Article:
The intentionalist and natural selectionist approaches both contradict Nietzsche’s naturalism in a second way: by treating the will to power as one desire among others. This view implicitly depends upon the metaphysical presumption of ontological indeterminacy: the existence of other non-tyrannical desires or drives, powers that do not seek maximal manifestation, and in relation to which the subject is capable of self-restraint, limitation or inaction.
6. The world as “toward” power, not for power: against teleology

The final consequence of Nietzsche’s critical naturalism is the rejection of final causality or teleology, of purposes as causes of events and actions: “We invented the concept ‘purpose’; in reality purpose is lacking” (TI “Errors” 8). Once again, Nietzsche simply draws the stark conclusion of his radical methodological naturalism. Teleology must be rejected as a violation of descriptive empiricism. Because final causes or causal purposes can be sensibly experienced only in the form of causal outcomes, teleological explanations depend upon an unacceptable metaphysical inference beyond given experience.

For example, suppose the common misconception that the will to power is a teleological desire to accumulate power were true. If so, how would we go about establishing this? We might try to draw this conclusion from the empirical fact that successful human actions always have an increase of some form of power as their consequence. However, we would experience this consequence of increased power only as effect, never as cause. In other words, teleological interpretations suggest that a merely potential outcome (the purpose) is nevertheless causally effective prior to the action (its own actuality), causing the actual outcome. But this is a metaphysical claim: the purpose is a supersensible substance that underlies the action and is discovered in experience only after the fact. Consequently, this view is incompatible with Nietzsche’s naturalist methodology. Nietzschean naturalism can identify and describe regular consequences of action, such as growth, the increase of power, pleasure, and so forth, but it cannot identify these consequences as the cause of action.

7. The will to power as resistance, not overcoming: against the teleological readings

If Nietzsche is, as I have argued, committed to a strong rejection of teleology as metaphysics, then we have strong cause to doubt all interpretations that treat the will to power as a purpose or goal that causes choices or actions. There are many different forms of the teleological reading; however, I will focus on Bernard Reginster’s teleological interpretation, since it is the most sophisticated, original, and convincing version in the recent literature.12 Reginster’s interpretation is superior to most, because it attempts to solve a serious problem posed by the teleological reading, namely: how can the teleological reading account for Nietzsche’s frequent suggestions that the will to power includes pleasure in struggle and resistance, in obstacles to the apparent teleological aim of power, as well as in the overcoming of obstacles and achieved power?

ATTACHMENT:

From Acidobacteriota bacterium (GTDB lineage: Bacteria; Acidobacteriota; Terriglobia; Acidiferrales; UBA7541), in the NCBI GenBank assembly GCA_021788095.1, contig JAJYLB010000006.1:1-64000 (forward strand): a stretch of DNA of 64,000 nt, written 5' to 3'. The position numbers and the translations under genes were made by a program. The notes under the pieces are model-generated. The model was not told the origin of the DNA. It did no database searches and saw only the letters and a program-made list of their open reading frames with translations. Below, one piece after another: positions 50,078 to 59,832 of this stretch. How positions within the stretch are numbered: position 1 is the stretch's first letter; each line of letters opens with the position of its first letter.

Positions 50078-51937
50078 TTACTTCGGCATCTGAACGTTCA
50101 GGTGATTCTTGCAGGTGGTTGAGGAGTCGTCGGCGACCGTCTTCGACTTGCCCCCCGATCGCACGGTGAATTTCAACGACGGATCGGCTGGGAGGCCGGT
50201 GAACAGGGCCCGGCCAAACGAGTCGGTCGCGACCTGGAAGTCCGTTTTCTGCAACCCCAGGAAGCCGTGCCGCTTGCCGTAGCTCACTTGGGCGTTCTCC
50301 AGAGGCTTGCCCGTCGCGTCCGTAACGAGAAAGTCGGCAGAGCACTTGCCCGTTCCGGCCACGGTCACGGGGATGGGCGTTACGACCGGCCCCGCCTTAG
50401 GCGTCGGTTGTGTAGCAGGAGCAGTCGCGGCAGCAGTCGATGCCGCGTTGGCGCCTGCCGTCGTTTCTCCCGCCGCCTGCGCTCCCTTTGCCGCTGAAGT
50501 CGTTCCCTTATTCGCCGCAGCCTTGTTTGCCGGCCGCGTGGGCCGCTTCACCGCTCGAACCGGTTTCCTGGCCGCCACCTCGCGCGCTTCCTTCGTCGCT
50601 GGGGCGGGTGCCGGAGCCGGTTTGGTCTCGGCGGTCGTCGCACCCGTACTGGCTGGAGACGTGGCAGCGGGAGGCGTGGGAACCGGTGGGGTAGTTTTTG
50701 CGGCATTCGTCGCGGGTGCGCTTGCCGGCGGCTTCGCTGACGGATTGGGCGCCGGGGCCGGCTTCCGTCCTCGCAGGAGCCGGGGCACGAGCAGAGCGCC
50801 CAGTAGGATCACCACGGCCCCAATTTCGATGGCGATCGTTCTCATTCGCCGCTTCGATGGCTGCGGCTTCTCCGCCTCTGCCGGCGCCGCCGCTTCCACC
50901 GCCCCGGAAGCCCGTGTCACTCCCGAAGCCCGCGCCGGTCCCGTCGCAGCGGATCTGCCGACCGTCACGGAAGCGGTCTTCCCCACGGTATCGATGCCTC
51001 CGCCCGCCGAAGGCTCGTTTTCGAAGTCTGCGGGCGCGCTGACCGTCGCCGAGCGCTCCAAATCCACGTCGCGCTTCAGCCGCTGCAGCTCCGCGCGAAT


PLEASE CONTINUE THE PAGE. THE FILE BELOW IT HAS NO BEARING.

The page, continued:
Reginster resolves this tension by specifying that the will to power is not a simple desire for growth or creation, but a tendency based in a desire specifically for the activity of overcoming a resistance. Consequently, the will to power includes a desire to engage resistances as a means to that end. Because it is a tendency toward the activity of overcoming rather than toward the achieved state of having overcome an obstacle, the will to power seeks out sources of resistance, even where none are present. This interpretation has the added benefit of explaining the progressive nature of the will to power toward ever-greater levels of achievement; once an obstacle is overcome, the need for the activity of overcoming motivates the search for greater resistances.

However, there are two substantial problems with this view. First, Reginster’s definition of the will to power simply asserts the tendency toward both resistance and overcoming without explaining their compatibility as a part of a single motive or goal. If the will to power is a desire to overcome obstacles (toward overcoming, not the activity), then it can desire resistance only as a means to that end; the value of resistance is contingent upon its utility for that end. It cannot therefore desire resistance as an opportunity for overcoming new, and ever greater, obstacles. For this would be to desire resistance as an end in itself, not as a means to overcoming.

If, on the contrary, the will to power does, as Nietzsche insists, seek resistance as more than a mere means to overcoming (a desire for the activity of overcoming qua activity), then it cannot be a desire for overcoming, growth, or creation, since this would be a contradictory desire to both preserve resistance and overcome it. In the end, Reginster’s definition is a dualistic theory: there are two foundational desires, one for resistance and one for the overcoming of resistance. And although this dualistic theory of a will to power and a will to resistance does solves the tension of overcoming and resistance in Nietzsche’s account, it does so at the cost of doubling its metaphysical presuppositions, inserting a second desire and teleological aim, and therefore making it incompatible with Nietzsche’s naturalist methodology.